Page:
Thermal impact of cosmic ray interaction with X-ray microcalorimeter array

23 Jul 2019, 17:45
1h 15m
Piazza Città di Lombardia (Milano)

Piazza Città di Lombardia

Milano

Piazza Città di Lombardia, 1, 20124 Milano MI
Poster Low Temperature Detector Development and Physics Poster session

Speaker

Antoine, R Miniussi (NASA/GSFC - UMBC)

Description

The X-ray Integral Field Unit (X-IFU) instrument on the Athena mission will be positioned at the Lagrangian point L1 or L2 and be subject to cosmic rays generated by astrophysics sources, primarily composed of protons. Previous simulations have shown that particles of energy higher than 30 GeV will make it through the outer layers of the satellite and will reach the focal plane and it's detectors with a rate of 3 cts.cm-2.s-1 and a peak of energy at 150 keV.

We have been developing superconducting transition-edge sensor (TES) arrays for the focal plane array of X-IFU. These detectors, made from Mo/Au and suspended on a Si frame by a SiN membrane will be exposed to the energy deposition of this flux of cosmic rays which can impact the scientific data. An anti-coincidence detector, located right below the TES array will remove the coincident events hitting the detectors of the array but not the events generated in the frame surrounding the detectors.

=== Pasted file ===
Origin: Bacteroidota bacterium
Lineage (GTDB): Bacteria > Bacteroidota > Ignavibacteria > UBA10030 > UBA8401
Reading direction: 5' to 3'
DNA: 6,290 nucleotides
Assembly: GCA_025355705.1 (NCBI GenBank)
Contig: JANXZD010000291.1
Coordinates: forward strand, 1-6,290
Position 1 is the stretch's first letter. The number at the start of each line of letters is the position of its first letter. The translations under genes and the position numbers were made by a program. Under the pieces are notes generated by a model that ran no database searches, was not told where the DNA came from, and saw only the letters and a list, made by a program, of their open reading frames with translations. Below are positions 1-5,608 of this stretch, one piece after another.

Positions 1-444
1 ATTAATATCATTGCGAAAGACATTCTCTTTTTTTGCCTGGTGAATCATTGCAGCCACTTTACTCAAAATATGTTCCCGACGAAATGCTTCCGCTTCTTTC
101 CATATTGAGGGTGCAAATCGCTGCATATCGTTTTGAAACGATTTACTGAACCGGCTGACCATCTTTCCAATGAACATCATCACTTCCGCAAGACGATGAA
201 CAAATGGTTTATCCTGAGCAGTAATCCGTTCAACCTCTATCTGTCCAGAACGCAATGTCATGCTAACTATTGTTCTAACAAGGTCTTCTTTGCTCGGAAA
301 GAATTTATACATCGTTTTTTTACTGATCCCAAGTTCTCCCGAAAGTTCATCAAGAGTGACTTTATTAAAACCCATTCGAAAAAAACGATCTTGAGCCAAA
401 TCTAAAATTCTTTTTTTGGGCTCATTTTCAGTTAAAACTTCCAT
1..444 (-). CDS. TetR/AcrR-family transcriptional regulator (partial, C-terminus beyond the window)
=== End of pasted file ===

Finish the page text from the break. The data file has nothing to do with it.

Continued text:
In order to limit such effects, several features are studied in this paper such as a layer of copper on the back side of the array that increases the heat capacity and improves the thermal conductance to the heat bath. The use of an additional layer of palladium to increase the heat capacity is also studied, as well as thermally disconnecting some regions of the detector array substrate from that in the region of the detector.

To study these features and their impacts on the detector performance at the focal plane, we have been developing a 2D thermal model of the TES array and its frame that we have validated by comparing it to measurements performed on the Hitomi array. We have shown that by using a combination of different thermal design options, the number of events of an amplitude greater than 1 uK can be reduced from 44 counts per second to 2 counts per second. At this rate, simulations have shown that the impact of cosmic ray events on resolution can be kept lower than the requirement of 0.2 eV.

Student (Ph.D., M.Sc. or B.Sc.) N
Less than 5 years of experience since completion of Ph.D Y

Primary author

Antoine, R Miniussi (NASA/GSFC - UMBC)

Co-authors

Dr Joseph S. Adams (NASA-GSFC / UMBC) Dr Simon, R. Bandler (NASA-GSFC) Ms Sophie Beaumont (NASA-GSFC / UMBC) Meng-Ping Chang (NASA GSFC / SSAI) Dr James, A. Chervenak (NASA-GSFC) Dr Fred, M. Finkbeiner (NASA-GSFC / Sigma Space Corp.) Jong Yoon Ha (NASA GSFC/ SB Microsystems) Dr Ruslan Hummatov (NASA-GSFC / UMBC) Dr Richard, L Kelley (NASA-GSFC) Dr Caroline Kilbourne (NASA-GSFC) Dr Frederick, S. Porter (NASA-GSFC) Dr John, E. Sadleir (NASA-GSFC) Dr Kazuhiro Sakai (NASA-GSFC) Dr Stephen Smith (NASA-GSFC / UMBC) Dr Nicholas, A. Wakeham (NASA-GSFC / UMBC) Dr Edward, J. Wassell (NASA-GSFC / KBRwyle)

Presentation Materials